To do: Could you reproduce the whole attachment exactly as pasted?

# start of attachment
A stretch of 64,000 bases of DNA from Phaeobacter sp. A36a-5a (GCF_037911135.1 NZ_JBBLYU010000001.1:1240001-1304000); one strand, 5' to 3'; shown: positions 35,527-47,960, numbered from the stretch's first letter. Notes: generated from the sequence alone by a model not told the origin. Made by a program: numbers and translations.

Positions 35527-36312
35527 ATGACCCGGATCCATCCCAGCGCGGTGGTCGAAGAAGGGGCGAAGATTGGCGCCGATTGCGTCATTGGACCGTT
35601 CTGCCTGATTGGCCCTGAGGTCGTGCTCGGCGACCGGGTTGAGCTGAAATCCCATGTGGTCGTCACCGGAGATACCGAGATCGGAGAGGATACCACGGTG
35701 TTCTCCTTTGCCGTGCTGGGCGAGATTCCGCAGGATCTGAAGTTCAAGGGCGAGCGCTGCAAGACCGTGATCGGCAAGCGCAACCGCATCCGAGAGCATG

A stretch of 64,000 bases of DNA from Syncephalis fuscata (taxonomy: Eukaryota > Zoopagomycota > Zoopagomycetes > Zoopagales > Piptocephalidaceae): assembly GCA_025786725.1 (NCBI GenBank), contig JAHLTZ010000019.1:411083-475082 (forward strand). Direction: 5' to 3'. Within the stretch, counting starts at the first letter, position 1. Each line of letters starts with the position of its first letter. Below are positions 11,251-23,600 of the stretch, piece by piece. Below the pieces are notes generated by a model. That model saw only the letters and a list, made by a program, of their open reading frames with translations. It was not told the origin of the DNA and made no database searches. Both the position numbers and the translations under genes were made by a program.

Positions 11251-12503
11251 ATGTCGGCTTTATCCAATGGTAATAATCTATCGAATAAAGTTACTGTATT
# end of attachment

A stretch of 64,000 bases of DNA from Phaeobacter sp. A36a-5a (GCF_037911135.1 NZ_JBBLYU010000001.1:1240001-1304000); one strand, 5' to 3'; shown: positions 35,527-47,960, numbered from the stretch's first letter. Notes: generated from the sequence alone by a model not told the origin. Made by a program: numbers and translations.

Positions 35527-36312
35527 ATGACCCGGATCCATCCCAGCGCGGTGGTCGAAGAAGGGGCGAAGATTGGCGCCGATTGCGTCATTGGACCGTT
35601 CTGCCTGATTGGCCCTGAGGTCGTGCTCGGCGACCGGGTTGAGCTGAAATCCCATGTGGTCGTCACCGGAGATACCGAGATCGGAGAGGATACCACGGTG
35701 TTCTCCTTTGCCGTGCTGGGCGAGATTCCGCAGGATCTGAAGTTCAAGGGCGAGCGCTGCAAGACCGTGATCGGCAAGCGCAACCGCATCCGAGAGCATG

A stretch of 64,000 bases of DNA from Syncephalis fuscata (taxonomy: Eukaryota > Zoopagomycota > Zoopagomycetes > Zoopagales > Piptocephalidaceae): assembly GCA_025786725.1 (NCBI GenBank), contig JAHLTZ010000019.1:411083-475082 (forward strand). Direction: 5' to 3'. Within the stretch, counting starts at the first letter, position 1. Each line of letters starts with the position of its first letter. Below are positions 11,251-23,600 of the stretch, piece by piece. Below the pieces are notes generated by a model. That model saw only the letters and a list, made by a program, of their open reading frames with translations. It was not told the origin of the DNA and made no database searches. Both the position numbers and the translations under genes were made by a program.

Positions 11251-12503
11251 ATGTCGGCTTTATCCAATGGTAATAATCTATCGAATAAAGTTACTGTATT